Accusations that the Consumer Financial Protection Bureau (CFPB) is secretive and requires additional oversight were at the heart of a Financial Institutions and Consumer Credit Subcommittee hearing Wednesday that examined legislative proposals to address criticisms of the CFPB.
The same group of Republicans have long argued the bureau needs more accountability, with the bills reflecting their concerns from supervision of the agency to data collection.
Subcommittee Chairman Shelley Moore Capito (R-WV) said bills discussed at Wednesday’s hearing represent “a continuation of [the] committee’s efforts to make the Consumer Financial Protection Bureau a more transparent and accountable agency.”
Witnesses stressed additional concerns about the bureau’s governance and operations before the committee members, such as a negative impact realized by companies in response to CFPB practices.
“The CFPB has utilized a closed decision making process, ignored or circumvented limits on its authority, and announced vague standards that provide no guidance for law-abiding companies,” said Andrew Pincus, partner in the law firm Mayer Brown LLP, on behalf of the U.S. Chamber of Commerce.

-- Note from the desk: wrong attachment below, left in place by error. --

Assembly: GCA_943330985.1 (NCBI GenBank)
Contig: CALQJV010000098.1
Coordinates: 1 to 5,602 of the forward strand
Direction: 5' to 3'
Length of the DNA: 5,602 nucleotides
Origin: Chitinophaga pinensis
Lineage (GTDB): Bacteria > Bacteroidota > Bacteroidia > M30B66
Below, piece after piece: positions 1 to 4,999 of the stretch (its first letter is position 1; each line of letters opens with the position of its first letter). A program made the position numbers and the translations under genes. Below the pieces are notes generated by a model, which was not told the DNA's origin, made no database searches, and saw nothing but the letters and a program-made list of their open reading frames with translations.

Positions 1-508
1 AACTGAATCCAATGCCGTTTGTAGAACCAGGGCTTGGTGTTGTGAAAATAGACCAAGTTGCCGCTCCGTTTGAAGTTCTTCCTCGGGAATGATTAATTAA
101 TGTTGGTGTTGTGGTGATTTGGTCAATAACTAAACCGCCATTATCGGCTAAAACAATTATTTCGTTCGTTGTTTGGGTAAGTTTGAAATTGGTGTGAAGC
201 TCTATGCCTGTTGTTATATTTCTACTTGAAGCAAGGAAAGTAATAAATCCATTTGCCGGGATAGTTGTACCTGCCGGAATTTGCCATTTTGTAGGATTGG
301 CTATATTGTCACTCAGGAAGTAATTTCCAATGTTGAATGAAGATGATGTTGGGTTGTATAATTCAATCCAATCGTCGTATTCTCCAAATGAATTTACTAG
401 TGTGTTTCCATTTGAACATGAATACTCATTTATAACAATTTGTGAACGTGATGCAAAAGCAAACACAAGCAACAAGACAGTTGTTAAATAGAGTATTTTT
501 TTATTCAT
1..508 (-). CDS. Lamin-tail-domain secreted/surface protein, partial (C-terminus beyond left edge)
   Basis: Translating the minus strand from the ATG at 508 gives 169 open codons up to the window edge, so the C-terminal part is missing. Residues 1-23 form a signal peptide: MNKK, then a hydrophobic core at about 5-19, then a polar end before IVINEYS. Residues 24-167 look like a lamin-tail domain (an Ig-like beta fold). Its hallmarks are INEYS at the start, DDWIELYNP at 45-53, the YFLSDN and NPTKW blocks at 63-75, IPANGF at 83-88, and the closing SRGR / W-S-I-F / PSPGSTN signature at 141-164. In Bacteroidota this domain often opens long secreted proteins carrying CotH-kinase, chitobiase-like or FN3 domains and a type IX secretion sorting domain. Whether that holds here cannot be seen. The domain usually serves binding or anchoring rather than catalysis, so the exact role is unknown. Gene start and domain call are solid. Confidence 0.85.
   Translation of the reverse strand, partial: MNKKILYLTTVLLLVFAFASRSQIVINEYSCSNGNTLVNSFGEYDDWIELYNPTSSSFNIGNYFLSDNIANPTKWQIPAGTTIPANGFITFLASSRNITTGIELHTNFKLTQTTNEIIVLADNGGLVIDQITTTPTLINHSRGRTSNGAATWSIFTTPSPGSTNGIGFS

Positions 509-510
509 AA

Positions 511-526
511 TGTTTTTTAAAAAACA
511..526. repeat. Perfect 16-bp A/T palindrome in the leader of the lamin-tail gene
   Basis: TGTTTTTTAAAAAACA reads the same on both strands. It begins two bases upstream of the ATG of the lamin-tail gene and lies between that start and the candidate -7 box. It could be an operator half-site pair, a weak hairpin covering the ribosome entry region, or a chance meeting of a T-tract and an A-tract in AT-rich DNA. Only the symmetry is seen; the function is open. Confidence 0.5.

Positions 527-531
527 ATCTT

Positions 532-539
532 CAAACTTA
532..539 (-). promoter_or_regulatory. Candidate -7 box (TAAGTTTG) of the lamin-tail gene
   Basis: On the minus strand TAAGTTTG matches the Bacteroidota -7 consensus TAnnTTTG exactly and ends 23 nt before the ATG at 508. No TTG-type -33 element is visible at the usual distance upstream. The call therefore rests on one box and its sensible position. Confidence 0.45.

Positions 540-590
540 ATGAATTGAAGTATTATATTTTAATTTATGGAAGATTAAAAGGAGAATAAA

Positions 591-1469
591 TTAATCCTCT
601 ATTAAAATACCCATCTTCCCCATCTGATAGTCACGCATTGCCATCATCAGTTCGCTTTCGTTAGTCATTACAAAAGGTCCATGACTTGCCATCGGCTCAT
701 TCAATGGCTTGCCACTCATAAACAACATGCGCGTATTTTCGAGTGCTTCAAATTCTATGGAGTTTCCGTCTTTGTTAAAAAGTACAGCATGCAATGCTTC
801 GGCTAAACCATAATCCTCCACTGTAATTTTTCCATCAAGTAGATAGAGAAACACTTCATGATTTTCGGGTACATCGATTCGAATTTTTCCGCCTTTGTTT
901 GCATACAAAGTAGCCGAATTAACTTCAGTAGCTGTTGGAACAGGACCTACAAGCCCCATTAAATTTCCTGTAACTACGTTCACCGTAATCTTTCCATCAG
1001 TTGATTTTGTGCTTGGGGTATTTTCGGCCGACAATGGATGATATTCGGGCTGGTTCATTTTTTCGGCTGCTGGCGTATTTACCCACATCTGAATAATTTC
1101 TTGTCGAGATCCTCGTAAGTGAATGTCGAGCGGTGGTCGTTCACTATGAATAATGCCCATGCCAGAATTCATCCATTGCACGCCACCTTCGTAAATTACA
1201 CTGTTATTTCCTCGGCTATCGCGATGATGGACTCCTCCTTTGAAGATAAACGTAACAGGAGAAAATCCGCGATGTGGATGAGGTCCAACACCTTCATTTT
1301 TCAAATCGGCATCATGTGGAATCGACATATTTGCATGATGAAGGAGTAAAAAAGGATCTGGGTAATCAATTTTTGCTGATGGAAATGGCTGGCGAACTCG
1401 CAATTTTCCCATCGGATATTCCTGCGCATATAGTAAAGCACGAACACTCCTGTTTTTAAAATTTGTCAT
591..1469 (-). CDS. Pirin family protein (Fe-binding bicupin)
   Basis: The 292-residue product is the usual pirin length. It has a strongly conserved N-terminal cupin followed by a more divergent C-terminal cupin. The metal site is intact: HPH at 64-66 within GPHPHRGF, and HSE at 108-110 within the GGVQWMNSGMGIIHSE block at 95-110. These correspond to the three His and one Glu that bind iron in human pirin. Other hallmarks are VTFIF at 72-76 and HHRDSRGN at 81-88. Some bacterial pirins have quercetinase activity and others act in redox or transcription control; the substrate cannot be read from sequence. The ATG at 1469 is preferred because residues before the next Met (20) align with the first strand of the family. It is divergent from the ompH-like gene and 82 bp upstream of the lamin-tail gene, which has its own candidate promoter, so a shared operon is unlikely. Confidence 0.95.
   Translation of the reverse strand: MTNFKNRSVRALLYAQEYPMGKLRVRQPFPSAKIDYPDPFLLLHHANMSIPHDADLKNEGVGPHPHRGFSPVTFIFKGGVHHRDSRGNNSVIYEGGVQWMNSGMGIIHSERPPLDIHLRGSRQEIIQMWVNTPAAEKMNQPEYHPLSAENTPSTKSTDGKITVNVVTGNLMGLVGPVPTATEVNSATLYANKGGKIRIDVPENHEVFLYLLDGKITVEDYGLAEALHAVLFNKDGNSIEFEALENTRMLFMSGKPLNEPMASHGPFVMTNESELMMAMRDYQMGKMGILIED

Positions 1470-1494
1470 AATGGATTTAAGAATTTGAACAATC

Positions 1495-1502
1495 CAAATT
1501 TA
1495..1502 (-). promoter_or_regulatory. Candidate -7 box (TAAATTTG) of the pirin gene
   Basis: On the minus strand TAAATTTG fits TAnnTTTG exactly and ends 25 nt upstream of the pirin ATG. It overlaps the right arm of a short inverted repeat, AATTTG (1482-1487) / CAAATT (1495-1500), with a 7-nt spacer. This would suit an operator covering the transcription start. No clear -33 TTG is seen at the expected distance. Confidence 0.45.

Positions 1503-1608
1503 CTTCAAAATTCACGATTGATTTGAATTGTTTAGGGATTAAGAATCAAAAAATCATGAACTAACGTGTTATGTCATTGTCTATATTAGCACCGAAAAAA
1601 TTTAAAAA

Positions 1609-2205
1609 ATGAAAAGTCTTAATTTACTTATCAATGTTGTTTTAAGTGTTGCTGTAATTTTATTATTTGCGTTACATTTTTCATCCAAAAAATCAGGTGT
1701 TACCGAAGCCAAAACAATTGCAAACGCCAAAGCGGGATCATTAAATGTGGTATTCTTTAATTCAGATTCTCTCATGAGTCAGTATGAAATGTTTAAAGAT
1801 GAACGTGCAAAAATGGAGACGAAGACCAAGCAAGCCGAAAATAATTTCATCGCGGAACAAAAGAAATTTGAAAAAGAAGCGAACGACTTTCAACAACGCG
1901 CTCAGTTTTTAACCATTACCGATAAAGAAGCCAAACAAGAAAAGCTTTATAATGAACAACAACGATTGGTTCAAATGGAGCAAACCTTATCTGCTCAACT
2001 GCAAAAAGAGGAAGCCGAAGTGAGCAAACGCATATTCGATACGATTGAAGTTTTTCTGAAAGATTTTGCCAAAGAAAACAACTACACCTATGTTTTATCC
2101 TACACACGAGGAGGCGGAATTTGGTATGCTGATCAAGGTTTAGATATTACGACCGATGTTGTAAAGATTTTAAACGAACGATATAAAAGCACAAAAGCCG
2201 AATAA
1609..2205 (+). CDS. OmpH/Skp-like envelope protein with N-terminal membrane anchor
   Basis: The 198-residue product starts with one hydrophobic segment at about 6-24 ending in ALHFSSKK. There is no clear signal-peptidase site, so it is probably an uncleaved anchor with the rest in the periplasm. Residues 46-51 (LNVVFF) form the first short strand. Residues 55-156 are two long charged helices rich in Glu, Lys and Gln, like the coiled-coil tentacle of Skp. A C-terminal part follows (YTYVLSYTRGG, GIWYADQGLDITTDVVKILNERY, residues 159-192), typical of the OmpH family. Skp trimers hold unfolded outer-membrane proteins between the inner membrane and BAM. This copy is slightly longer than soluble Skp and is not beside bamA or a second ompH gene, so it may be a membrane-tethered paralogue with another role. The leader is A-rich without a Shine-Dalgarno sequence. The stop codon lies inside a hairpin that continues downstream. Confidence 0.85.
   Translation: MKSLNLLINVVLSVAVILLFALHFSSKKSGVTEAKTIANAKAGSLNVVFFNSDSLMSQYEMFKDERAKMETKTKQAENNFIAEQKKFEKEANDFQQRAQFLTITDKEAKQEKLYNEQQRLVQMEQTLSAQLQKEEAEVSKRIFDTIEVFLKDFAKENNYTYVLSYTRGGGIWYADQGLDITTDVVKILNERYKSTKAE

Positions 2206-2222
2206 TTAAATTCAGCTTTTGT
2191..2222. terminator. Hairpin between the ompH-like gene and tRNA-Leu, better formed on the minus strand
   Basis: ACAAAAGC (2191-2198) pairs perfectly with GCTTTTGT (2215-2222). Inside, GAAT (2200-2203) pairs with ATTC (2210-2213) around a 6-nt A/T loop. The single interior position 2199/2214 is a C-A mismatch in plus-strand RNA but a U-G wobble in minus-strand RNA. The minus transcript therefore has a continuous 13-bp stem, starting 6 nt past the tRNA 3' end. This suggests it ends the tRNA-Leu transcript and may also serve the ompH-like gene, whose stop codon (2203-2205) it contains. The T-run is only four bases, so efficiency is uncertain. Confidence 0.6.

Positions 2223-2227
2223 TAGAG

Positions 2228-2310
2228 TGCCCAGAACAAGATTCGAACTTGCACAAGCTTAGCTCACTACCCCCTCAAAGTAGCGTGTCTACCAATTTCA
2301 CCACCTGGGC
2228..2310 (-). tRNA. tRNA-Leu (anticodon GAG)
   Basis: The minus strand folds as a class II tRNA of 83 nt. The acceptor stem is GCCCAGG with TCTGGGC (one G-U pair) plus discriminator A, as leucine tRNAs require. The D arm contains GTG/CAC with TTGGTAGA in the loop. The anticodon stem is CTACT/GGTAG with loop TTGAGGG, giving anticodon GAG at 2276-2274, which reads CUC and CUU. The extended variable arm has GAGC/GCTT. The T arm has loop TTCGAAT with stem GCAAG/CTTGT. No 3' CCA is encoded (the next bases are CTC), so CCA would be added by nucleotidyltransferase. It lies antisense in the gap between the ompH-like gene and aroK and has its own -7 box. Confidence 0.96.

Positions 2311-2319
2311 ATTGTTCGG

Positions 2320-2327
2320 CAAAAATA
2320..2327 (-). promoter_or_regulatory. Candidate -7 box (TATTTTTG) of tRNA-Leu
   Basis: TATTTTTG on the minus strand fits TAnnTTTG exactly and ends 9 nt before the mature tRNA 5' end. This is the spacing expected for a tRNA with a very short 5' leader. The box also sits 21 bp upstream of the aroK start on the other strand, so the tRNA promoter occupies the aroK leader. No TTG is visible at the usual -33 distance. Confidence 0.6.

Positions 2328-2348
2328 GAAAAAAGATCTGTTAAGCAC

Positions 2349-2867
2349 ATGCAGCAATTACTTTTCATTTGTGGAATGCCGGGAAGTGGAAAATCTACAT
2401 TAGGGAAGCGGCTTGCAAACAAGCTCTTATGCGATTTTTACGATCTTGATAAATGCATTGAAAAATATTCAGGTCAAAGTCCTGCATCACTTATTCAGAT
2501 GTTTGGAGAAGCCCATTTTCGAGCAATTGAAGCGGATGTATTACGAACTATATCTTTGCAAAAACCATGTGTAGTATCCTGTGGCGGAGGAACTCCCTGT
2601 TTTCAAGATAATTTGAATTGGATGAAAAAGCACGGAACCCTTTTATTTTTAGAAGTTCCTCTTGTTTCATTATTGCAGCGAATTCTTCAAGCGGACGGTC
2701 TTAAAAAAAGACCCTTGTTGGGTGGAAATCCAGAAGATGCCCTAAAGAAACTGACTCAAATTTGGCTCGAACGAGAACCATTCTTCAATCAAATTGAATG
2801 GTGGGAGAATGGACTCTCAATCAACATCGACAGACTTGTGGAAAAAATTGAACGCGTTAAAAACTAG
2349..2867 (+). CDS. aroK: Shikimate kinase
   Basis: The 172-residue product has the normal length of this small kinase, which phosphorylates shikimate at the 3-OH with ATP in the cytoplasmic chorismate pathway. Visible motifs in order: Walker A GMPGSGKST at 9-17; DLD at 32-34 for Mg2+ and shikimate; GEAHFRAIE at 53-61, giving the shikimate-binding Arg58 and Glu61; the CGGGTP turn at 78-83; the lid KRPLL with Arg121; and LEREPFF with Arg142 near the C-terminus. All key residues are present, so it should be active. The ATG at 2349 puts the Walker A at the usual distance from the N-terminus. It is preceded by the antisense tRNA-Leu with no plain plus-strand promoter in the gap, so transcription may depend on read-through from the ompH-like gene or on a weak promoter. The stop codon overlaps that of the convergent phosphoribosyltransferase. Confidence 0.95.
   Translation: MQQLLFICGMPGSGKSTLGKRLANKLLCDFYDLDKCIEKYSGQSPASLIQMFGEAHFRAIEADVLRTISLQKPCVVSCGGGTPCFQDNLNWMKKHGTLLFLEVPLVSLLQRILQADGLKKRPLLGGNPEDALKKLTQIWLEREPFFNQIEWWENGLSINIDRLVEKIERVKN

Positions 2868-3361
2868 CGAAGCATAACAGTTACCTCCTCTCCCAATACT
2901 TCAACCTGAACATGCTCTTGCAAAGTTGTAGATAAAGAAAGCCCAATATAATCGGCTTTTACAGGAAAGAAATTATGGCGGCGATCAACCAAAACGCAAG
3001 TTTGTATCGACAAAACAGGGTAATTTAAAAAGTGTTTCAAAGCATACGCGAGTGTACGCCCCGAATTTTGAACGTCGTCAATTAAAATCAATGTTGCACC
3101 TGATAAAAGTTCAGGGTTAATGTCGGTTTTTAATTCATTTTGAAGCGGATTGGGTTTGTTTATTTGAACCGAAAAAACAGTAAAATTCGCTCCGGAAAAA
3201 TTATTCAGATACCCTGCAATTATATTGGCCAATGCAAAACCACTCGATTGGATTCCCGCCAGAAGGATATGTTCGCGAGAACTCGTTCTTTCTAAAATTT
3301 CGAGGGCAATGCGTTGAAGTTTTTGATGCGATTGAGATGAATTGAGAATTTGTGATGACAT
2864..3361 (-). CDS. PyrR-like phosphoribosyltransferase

One of the proposed measures include creating a devoted inspector general just for the CFPB. The bureau currently receives oversight from the Federal Reserve’s inspector general, but GOP lawmakers say the agency, which has 1,300 employees, requires its own watchdog.
Another bill would require the CFPB to open some of its meetings to the public.
Hester Peirce, a senior research fellow at the Mercatus Center at George Mason University, said the proposed changes will “help improve the way that the bureau protects consumers and works with business.”
Written by Cassandra Dowell